And Jesus certainly was a man who took time to consider. He considered the lily. Why? Because it did what it was supposed to do without demanding attention while producing great beauty.

Jesus always chose to consider those who knew there was more to believe, more to receive and more to retrieve.

What you do with condemn, condone, console and consider will determine the quality of your life, and possibly even your eternal destination.

So as a Jesonian follower I will condemn hypocrisy, condone those who pursue life with love, console the repenter and consider the individuals who comprehend, yet still know there is more.

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Straits and Narrows … August 10, 2013

Jonathots Daily Blog

(1971)

church of the straitsYou meet the nicest people at the swimming pool.

Water is just wet with possibility: it’s good for splashing, swimming, drinking and even, I hear, washing away sins.

Yesterday I encountered a dear lady during my time of pool play. We had a rather lengthy conversation which placed me in the enjoyable position of “listener” more than “speaker.” (I actually rather prefer that as long as my attention span doesn’t drag me away to drowsiness.)

At the conclusion of our little rendezvous, she said, “The problem in America is that the younger generation doesn’t have any respect for morals and goodness.”

I know that’s a popular opinion. It’s probably the same thing my parents said about me and my friends when we were mere burgeoning bumpkins. But it’s really not the dilemma. The problem is that we suffer from social amnesia, forgetting how to keep things straight and knowing when to narrow down our choices so that we don’t become so pliable that we lack common sense.

I put some thought into it. Now, I don’t consider myself a scholar, but I did come up with three things to help us humans stay on the “strait and narrow,” so we don’t become seething contradictions to those around us:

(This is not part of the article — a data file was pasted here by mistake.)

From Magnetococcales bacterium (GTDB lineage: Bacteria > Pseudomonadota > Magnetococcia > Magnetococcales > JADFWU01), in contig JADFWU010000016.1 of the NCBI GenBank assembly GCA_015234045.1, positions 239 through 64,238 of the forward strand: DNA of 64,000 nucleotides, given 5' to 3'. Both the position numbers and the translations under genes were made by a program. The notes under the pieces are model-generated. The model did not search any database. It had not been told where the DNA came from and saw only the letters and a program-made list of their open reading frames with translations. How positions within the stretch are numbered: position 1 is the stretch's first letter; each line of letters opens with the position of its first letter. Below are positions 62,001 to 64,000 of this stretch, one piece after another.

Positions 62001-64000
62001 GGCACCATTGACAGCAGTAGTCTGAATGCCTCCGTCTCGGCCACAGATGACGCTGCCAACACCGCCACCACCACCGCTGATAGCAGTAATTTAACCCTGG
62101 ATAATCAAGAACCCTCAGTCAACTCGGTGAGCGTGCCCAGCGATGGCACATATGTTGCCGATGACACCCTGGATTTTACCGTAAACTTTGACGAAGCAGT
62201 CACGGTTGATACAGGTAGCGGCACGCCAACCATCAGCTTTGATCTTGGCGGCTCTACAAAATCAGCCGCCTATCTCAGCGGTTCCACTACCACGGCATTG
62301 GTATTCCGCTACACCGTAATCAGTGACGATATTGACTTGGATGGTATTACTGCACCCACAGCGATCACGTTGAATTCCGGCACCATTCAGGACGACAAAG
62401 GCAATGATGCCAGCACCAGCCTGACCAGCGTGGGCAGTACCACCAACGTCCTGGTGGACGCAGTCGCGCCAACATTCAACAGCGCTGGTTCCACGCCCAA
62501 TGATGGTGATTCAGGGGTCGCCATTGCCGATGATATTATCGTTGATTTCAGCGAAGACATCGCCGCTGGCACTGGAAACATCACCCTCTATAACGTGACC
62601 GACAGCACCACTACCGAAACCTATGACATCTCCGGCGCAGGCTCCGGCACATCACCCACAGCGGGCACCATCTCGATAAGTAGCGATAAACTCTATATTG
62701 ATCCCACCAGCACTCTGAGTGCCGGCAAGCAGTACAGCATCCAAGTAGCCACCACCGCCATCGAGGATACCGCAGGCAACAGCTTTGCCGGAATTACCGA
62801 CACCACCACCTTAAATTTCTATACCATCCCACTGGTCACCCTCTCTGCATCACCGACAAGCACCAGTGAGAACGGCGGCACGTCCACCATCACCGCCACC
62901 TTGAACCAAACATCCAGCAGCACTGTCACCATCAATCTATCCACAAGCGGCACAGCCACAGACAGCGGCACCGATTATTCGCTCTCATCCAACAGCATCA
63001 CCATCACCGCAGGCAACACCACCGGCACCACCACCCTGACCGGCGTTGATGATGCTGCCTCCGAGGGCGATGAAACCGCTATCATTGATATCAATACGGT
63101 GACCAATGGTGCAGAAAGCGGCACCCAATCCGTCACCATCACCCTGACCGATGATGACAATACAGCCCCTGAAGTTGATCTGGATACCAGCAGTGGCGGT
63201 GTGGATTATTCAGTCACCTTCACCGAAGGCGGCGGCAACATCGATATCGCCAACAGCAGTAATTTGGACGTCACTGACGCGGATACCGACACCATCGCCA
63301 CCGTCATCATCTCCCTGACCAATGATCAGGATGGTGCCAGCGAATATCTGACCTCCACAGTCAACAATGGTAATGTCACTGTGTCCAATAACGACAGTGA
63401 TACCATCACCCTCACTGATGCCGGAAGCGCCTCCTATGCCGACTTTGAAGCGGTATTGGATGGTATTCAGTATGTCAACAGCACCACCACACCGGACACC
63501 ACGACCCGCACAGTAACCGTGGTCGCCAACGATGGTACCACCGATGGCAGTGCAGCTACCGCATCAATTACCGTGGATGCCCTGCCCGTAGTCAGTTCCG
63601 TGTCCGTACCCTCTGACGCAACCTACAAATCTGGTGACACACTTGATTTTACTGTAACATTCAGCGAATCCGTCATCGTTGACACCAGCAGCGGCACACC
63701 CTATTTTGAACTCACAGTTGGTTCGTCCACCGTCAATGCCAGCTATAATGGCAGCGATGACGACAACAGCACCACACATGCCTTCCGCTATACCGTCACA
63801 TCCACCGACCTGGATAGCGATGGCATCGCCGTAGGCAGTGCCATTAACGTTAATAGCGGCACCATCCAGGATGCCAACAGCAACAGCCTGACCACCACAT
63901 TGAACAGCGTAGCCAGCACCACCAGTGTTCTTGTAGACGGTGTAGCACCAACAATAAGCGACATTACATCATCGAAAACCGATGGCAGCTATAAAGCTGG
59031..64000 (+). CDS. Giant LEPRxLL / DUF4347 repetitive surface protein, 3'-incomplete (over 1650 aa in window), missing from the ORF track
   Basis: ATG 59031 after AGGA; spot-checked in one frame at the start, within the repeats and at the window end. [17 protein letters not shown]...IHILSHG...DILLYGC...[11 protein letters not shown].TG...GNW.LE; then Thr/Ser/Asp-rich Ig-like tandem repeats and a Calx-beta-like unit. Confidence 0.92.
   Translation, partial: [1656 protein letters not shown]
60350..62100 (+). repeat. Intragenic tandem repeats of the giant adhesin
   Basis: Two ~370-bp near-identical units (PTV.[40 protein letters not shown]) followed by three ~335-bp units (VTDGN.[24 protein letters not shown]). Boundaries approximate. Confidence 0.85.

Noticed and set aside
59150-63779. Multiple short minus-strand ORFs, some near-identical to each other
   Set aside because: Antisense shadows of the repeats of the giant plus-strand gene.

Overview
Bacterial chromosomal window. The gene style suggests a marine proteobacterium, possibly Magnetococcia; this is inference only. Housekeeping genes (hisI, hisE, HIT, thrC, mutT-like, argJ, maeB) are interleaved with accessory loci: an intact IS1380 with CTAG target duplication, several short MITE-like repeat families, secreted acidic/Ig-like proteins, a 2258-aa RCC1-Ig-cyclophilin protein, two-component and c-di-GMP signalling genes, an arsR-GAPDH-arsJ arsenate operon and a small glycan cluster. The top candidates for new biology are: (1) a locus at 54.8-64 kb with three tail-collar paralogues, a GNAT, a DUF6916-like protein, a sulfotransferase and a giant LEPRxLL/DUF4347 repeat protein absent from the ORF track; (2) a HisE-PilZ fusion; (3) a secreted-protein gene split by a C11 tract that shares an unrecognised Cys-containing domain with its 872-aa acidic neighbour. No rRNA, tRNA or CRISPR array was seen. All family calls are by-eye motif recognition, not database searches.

1. If I want the blessing, I’ve got to be willing to take the blame and if I’m going to take the blame–darned tootin,’ I deserve the blessing. Since people in our culture are frightened of appearing inept in any way at all, the human family seems to scatter in all directions, seeking a corner in which to hide whenever a dish is broken. In doing so, they sacrifice the ability to confess their bumbling, become well-trusted and be part of the team that gets to go out dish-shopping. As long as we extol the technique of subterfuge and hiding our weaknesses, we will never actually be able to participate in the kind of discovery that unearths miracles and blessings. Which leads to:

2. Lying sucks. I hate it when people lie to me; I would assume they feel the same way about my mistruths. Lying sucks because it puts such a cheap price on conversation that we never quite know what is important and what is just another foolish posting on Facebook. We also have no idea whether we can trust the words that come from the mouths of our friends, so we dangerously find ourselves second-guessing for fear of being duped. And how about this?

3. Leave people alone. Just yesterday, driving between my headquarters and the shopping center, a mere mile-and-a-half away, I saw at least six things that my fellow-humans did right in front of my eyes which I found at least stupid, if not unethical. Who cares? As long as we believe that stupidity has a chance of being successful, we will be grumpy about folks who take short cuts and cheat.

It sometimes takes a while, but no bad deed goes unpunished.

And it isn’t a choice between condemning and condoning–it’s really a decision to keep your eyes on the prize of your own life and leave people alone. I will not condemn you, but I’m not necessarily going to condone everything I see, either. My gift is to leave you alone and let it play out. After all, nothing is more annoying than brothers and sisters trying to correct one another instead of letting Mom and Dad do their jobs. And for me, Mother Earth and Father God can take care of it. I’m just going to show up for dinner and make sure I wash behind my ears.

There you go.

Tomorrow I will be sharing at the Church of the Straits in Mackinaw City, Michigan. bridgeEven though I know the “strait” in this case refers to a body of water, I am taking the poetic license of hoping that they also understand that the “strait and narrow” referred to in the gospel is not “strait-laced and narrow-minded,” but rather, straight-forward and narrow in focus to the truth.

I hope they will agree with me–to get the blessing:

  • You’ve gotta take the blame.
  • Lying sucks.
  • And leave people alone.

When you do all of these things, it makes pool time so much more pleasant.